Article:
Pretty good. The semi-post-apocalyptic future is a more and more common trope these days (not to mention more and more plausible), but this book handlPretty good. The semi-post-apocalyptic future is a more and more common trope these days (not to mention more and more plausible), but this book handles it well. And for a book narrated by a teenage girl who makes up a religion, it is surprisingly not (very) preachy and there is a minimum of convenient coincidences. You know she's going to have to leave her neighborhood at some point, but about half the book takes place in the neighborhood, which I think was a good move. A lesser writer would probably put her on the road sooner, but that would have made the journey mean less. On the other hand, the book ends without much being resolved. It feels more like a prelude than a complete book, but it's at least intrigued me enough to read the next one in the series at some point.
I also didn't get the character of Bankole -- the way he acted and the way other characters reacted to him didn't make much sense to me, in a book that was generally careful to provide complex, realistic motivations for people's actions. But maybe he was supposed to be a cipher?...more
Great premise, pretty good execution. The concept lends itself to twisty endings, and the rhythm of this gets a bit predictable after a while. A few oGreat premise, pretty good execution. The concept lends itself to twisty endings, and the rhythm of this gets a bit predictable after a while. A few of the stories are slight or amateurish, but they're over quickly. I have to single out David Malki's two stories ("Cancer" and "Cocaine and Painkillers") for being really engrossing character studies....more
Fantastic, in every sense of the word! Many of the stories reminded me of Calvino or Borges, but less... cuddly. A vaguely nightmarish quality lines CFantastic, in every sense of the word! Many of the stories reminded me of Calvino or Borges, but less... cuddly. A vaguely nightmarish quality lines Chateaureynaud's dreamscapes, though they never veer into outright horror. He draws on some familiar myths and fairy tales, but the most satisfying stories seem to have no precedent.
My only complaint about this book is the awful cover, featuring an unflattering photo of the scowling author looking like Vonnegut's evil twin....more
This is a deeply problematic book. I didn't think it was nearly as unreadable as some people say, and in fact was fairly entertained by it before I haThis is a deeply problematic book. I didn't think it was nearly as unreadable as some people say, and in fact was fairly entertained by it before I had to return it to the library (which is the real reason I didn't finish it, I swear).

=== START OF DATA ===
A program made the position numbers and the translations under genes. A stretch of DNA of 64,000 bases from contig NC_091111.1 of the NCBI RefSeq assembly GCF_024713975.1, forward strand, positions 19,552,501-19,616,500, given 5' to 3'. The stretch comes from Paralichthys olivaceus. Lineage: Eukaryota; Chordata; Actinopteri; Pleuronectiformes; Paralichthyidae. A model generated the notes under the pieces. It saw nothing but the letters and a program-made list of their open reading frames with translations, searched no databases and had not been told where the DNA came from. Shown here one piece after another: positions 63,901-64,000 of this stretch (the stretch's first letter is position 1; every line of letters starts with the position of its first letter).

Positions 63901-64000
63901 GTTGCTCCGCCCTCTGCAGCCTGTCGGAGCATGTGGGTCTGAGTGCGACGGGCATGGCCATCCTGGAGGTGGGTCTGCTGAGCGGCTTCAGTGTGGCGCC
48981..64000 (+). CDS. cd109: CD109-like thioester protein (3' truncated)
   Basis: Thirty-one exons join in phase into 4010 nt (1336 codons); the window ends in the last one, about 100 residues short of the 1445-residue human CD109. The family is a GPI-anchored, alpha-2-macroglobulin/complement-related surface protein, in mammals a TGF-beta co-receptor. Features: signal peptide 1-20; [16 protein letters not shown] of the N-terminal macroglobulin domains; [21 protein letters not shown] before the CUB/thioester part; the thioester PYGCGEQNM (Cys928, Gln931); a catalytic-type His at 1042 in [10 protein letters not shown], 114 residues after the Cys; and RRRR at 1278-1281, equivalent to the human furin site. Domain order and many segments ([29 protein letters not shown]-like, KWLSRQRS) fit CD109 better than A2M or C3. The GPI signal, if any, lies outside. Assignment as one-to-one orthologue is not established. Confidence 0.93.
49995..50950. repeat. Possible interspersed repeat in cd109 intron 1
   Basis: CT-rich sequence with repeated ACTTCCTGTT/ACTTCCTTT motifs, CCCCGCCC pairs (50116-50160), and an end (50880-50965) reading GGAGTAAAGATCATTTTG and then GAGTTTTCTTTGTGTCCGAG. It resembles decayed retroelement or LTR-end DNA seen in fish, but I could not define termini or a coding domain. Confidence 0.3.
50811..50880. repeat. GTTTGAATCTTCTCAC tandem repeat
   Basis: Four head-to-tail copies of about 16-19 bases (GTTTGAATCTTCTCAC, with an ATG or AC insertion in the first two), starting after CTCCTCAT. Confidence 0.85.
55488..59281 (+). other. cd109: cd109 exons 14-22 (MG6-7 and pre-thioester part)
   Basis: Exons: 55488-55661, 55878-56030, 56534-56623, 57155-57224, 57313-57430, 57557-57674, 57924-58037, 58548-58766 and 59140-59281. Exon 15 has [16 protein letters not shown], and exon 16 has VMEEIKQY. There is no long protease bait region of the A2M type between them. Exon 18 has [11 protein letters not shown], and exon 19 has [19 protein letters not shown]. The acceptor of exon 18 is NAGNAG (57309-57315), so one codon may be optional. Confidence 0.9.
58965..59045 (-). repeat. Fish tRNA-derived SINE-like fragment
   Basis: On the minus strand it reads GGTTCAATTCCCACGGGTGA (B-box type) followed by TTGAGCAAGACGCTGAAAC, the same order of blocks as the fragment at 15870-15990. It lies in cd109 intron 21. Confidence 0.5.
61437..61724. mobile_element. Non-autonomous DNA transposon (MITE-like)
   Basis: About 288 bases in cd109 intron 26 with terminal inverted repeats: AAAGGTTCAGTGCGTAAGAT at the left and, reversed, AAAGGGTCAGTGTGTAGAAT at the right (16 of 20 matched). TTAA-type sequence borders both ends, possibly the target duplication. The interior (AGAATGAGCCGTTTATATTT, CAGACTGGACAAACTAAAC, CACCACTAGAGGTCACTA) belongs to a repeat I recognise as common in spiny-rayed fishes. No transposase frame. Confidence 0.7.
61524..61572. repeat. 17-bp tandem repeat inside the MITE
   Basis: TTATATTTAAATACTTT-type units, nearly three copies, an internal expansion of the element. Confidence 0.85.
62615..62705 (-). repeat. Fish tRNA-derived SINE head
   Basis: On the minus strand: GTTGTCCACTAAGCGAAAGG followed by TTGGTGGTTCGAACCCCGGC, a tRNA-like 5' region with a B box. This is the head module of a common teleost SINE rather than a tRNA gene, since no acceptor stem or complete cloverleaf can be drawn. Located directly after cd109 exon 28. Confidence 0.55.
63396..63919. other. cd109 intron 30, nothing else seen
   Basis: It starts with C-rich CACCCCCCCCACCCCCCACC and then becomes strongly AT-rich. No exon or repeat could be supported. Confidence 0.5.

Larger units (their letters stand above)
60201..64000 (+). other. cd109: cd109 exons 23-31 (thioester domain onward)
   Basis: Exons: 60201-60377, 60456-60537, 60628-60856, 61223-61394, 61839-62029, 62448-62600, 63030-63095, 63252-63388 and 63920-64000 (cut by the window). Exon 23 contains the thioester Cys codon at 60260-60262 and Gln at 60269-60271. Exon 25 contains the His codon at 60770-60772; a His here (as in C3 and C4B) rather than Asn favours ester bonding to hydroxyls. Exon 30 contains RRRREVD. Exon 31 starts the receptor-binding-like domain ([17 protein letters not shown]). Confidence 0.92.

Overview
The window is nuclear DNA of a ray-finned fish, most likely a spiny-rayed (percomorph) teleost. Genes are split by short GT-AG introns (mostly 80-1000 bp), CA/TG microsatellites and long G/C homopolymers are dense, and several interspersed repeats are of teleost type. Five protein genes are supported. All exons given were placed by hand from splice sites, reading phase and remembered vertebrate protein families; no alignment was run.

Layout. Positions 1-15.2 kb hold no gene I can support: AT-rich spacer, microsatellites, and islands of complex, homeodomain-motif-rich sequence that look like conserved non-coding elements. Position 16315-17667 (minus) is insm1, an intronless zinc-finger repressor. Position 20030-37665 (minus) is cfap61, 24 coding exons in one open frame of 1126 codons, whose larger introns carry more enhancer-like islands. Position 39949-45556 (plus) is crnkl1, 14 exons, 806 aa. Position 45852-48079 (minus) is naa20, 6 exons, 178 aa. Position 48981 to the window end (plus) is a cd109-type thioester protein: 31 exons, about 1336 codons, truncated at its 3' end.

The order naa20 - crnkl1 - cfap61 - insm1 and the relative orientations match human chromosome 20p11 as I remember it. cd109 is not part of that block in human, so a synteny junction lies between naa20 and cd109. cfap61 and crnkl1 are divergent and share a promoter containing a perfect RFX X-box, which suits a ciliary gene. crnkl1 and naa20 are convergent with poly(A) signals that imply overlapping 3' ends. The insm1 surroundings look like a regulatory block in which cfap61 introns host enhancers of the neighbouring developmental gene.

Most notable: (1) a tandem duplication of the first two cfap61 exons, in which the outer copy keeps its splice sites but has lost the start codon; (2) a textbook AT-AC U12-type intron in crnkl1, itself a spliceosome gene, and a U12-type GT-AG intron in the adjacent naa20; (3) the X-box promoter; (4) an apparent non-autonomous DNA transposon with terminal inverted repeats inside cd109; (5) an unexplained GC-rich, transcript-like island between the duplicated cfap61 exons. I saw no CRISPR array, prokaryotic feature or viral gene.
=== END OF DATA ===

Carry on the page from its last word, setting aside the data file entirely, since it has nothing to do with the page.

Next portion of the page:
Early on there's a footnote along the lines of "you guys I was really crappy at math in high school and didn't really like it except for this one teacher so I'm basically just going to be regurgitating what he said, okay?" This was an early warning sign, and the nagging feeling only grows stronger as the book goes on -- DFW doesn't really know what he's talking about. (The reviews I've read by mathematicians seem to confirm this.)
The book is poorly organized, or rather not organized, which certainly conveys DFW's rollicking enthusiasm for the subject, but it's still very frustrating when you want to refer back to something. There's all these "optional" footnotes and digressions, but I found it impossible to grasp what he was saying without these "optional" bits, so I read them all. There's this big looming question of who the book is for... as pop science it's too dense and complicated for a layperson with no background on the subject, yet it cuts too many corners to satisfy anyone who actually knows the subject.
For pseudo-intellectuals and weekend philosophers this book is probably perfect -- there's lots of entertaining anecdotes about historical figures in mathematics, and a few "this will blow your MIND" moments you can regale people with at parties. Also, since the book is harder to read than it needs to be, people will be impressed that you read it. Voila!...more